Monday, November 16, 2009

The Associated Press on the new recommendations re screening mammograms

It's interesting how the potential harms listed talk about unnecessary biopsies and other false alarms but in my mind it would be much more harmful to be diagnosed with breast cancer unnecessarily.  As stated earlier in this blog,  the best estimate we have state that for every one woman saved by a screening mammogram 10 women are diagnosed with a cancer they didn't need to know was there.   

What exactly do we mean by an "unnecessary diagnosis":
A cancer that would resolve on its own or a "pre-cancer" called DCIS that would resolve on its own or a cancer that was so slow growing that it would never grow large enough to affect the person's life or health or even become clinically apparent.  

So for every woman who has her life saved from screening mammography,  there are 10 women walking around who think of themselves as breast cancer survivors.  They spend the rest of their lives following strict follow up with oncologists and surgeons and getting yearly mammograms waiting for the cancer to "come back".   Most of them underwent surgery, radiation and sometimes chemo to treat their "early cancer".  

The magnitude of harm done over 30 years by screening mammograms will have to be admitted at some point in these disclosures and discussions.  

Interesting also how the title of the article is "new advice".  And throughout the article there's this impression that women between the ages of 40 and 50 are somehow not worth all those resources mammograms represent.  What they don't say is screening mammograms HARM HEALTHY WOMEN.  

The radiology organizations fought successfully to reverse a report by the national cancer institute in 1997 when the NCI's expert panel suggested that there was no proof mammograms between the age of 40 and 50 did more good than harm.  

We'll see if there's a similar backlash this time.  

the US Preventive Task Force Changes Mammogram Recommendations!

The new recommendations reverse longstanding guidelines and are aimed at reducing harm from overtreatment, the group says. It also says women age 50 to 74 should have mammogramsless frequently — every two years, rather than every year. And it said doctors should stop teaching women to examine their breasts on a regular basis.

Just seven years ago, the same group, the United States Preventive Services Task Force, with different members, recommended that women have mammograms every one to two years starting at age 40. It found too little evidence to take a stand on breast self-examinations.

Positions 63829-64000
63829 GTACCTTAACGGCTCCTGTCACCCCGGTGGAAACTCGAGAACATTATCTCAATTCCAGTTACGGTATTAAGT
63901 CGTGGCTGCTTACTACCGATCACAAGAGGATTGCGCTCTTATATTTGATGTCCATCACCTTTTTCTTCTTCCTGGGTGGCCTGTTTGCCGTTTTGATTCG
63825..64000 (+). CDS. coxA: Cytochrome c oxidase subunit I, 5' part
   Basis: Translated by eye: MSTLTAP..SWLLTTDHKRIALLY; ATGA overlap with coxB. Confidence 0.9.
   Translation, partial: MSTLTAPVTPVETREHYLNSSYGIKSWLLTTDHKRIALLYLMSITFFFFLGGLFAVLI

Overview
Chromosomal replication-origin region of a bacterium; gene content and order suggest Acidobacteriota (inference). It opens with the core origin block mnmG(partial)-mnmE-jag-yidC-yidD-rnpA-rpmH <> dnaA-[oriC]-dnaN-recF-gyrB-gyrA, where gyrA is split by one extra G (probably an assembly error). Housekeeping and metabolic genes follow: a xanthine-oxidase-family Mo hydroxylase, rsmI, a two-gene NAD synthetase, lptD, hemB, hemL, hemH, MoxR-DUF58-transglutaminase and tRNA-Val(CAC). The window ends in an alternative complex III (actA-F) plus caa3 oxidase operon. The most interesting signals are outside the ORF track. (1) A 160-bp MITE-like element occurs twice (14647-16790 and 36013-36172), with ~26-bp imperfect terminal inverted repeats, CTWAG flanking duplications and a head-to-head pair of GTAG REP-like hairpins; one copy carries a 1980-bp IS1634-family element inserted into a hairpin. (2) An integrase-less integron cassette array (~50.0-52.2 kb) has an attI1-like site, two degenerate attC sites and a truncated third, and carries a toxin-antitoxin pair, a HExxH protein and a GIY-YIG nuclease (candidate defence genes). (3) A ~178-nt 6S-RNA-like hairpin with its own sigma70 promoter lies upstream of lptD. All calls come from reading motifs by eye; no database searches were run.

While many women do not think a screening test can be harmful, medical experts say the risks are real. They include unnecessary tests, like biopsies that can create extreme anxiety. And mammograms can find cancers that are better off not found. Some cancers grow so slowly that they never would be noticed in a woman’s lifetime. When they are found, women end up being treated unnecessarily.

This is huge!   The US Preventative Task Force has a lot of impact on what screening tests get done and what doesn't.  After nearly 30 years of recommending a test that does more harm than good,  it's starting to look like there's going to be some recognition and improvement.  This will result in an immediate drop in the number of women needlessly diagnosed with breast cancers that posed no risk to their health.  It will cut the needless anxiety from a false alarm dramatically as well.  

All you hospitals out there that budgeted to make more money on screening mammograms next year compared to this year,  you might want to redo the budget. 

Just sayin'



I'm going to be out of town for the week of Thanksgiving

Will still be checking emails but probably not as often 

Won't be around for house calls,  so no one get sick that week.

Drug Companies Price Gouging to Prepare for Health Care "Reform"

Since the pharmaceutical giants *promised* to shave 80 billion in costs from the national health care bill over 10 years,  they have been increasing prices in preparation.  

Brilliant move on their part.  But hard to imagine how the people will afford the increases during the great recession.